Staggering the workouts will make for long days for coaches and trainers, who might have to stagger their appearances as well. It’s unclear if media members or nonuniformed team staffers will be allowed into the stadium for workouts.

TEMPORARY CHANGES AT FENWAY?

With limited space at Fenway, the Red Sox might have to make some temporary changes to accommodate camp. The visitors’ clubhouse and cages can obviously be used, but the lack of foul ground on the playing field will force the Sox to get creative in their search for space.

As the Globe reported Saturday, the team is considering putting up temporary batting cages in the concourse area. Theoretically, the same could be done with temporary mounds. If there’s open space, the team is going to find a way to use it.

INTRASQUAD GAMES

Because teams are training in their respective home cities, lining up preseason exhibition games will not be easy. Unless the Red Sox have a couple exhibition games against their Opening Day opponent (potentially the Yankees, according to one source) right before the season starts, their only game action will come in the form of intrasquad scrimmages.
Those scrimmages would serve two purposes. First, it would help players get closer to game action after a long layoff. Perhaps more importantly, it would serve as a test run for the still-to-be-finalized health and safety protocols that will be put in place for games, allowing players to start getting used to social distancing rules and other new mandates that will be enforced during the season.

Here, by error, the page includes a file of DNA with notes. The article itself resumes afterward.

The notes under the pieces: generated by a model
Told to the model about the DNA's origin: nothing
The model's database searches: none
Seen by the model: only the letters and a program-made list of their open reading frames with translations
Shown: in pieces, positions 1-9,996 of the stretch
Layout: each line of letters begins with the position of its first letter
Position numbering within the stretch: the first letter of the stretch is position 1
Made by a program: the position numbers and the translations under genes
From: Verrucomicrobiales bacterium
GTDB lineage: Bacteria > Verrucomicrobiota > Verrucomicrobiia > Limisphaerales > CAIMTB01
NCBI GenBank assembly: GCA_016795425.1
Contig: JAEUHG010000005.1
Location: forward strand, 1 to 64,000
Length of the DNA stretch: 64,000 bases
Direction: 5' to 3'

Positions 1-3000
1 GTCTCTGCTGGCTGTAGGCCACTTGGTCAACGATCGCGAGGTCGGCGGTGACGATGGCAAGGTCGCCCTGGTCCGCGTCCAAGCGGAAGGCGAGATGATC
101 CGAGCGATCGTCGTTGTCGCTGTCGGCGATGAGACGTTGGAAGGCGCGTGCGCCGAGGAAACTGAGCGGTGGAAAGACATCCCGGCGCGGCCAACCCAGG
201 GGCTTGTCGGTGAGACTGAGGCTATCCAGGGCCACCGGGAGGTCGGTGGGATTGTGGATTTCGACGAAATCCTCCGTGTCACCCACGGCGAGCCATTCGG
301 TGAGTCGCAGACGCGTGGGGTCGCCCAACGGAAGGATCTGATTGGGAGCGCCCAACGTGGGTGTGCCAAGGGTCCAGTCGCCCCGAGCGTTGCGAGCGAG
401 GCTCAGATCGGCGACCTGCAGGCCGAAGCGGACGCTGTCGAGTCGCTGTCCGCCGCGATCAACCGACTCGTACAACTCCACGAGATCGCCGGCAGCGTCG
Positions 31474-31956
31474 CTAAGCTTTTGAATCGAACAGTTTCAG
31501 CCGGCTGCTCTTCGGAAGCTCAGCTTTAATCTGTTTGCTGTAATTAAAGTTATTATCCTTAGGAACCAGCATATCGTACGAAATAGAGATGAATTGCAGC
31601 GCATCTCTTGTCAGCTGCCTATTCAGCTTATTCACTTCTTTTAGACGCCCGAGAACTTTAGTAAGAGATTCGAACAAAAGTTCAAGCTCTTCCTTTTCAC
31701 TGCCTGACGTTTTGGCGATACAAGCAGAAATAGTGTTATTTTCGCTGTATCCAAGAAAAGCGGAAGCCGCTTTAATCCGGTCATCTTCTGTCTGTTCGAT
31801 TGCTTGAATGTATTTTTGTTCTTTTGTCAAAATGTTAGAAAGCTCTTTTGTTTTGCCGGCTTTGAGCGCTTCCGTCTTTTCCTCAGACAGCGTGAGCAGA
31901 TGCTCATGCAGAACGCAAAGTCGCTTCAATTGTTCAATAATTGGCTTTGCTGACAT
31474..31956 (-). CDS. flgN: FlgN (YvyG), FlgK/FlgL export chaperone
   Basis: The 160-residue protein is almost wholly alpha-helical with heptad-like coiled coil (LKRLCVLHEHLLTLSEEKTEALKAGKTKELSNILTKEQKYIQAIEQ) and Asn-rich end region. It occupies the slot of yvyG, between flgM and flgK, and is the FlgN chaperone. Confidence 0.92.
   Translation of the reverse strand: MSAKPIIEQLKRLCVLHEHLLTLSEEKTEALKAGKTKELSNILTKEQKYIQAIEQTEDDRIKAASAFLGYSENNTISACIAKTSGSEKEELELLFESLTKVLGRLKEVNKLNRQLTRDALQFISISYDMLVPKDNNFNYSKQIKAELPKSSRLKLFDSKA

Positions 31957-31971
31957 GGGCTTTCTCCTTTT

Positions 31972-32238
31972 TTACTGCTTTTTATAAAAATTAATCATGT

OTHER NOTES

Ten observations from the last week in baseball:

1. Everything above is still contingent on the league coming to terms on a plan to play this summer, which has still not been finalized. At this point, does anyone who doesn’t work in baseball even care what happens?

2. I’m still not sold on Alex Cora returning to Boston in 2021. Everyone – including Cora and Chaim Bloom – has consistently thrown cold water on the idea.

3. Per Baseball America, the Red Sox lead the league in undrafted free-agent signings, having signed 11 players so far. Boston is one of eight teams to sign eight or more players, along with the Reds and Phillies (10), Yankees, Astros and Cubs (nine) and Cardinals and Rangers (eight).

4. On the other side of the spectrum, there are eight teams who have signed less than three undrafted players. Shockingly, some teams – the Rays, Angels and Tigers – haven’t signed any. The Pirates, Dodgers, Rockies and Diamondbacks have signed one player each. The White Sox have signed two.

5. The Sox are going all-out to get the guys they want. In addition to having Chris Sale call St. Joseph’s right-hander Jordan DiValerio to recruit him, Boston had Xander Bogaerts make a recruiting video for Grand Canyon first baseman Cuba Bess, according to WEEI’s Rob Bradford.

6. The coronavirus outbreaks at various camps (including the Phillies’ and Blue Jays’ facilities in Florida) are extremely concerning and prove that this season, if it happens, won’t be easy to get through.

7. The news that prospect Noah Song will not be able to pitch for a year (at least) because of his Navy service commitment is obviously bad for the Red Sox, but the effects of that will be minimized with no minor league baseball this year.

8. I enjoyed the feature from co-beat writer Chris Smith on one of the Red Sox undrafted signees, University of Tampa closer Jacinto Arrendondo. Inspirational story.

9. Another strong piece by a colleague was a column by Matt Vautour. A harsh reminder that it won’t be easy to restart sports, even if a couple (NASCAR and golf) are already back.

10. Did I mention no one outside baseball really cares what happens with these negotiations?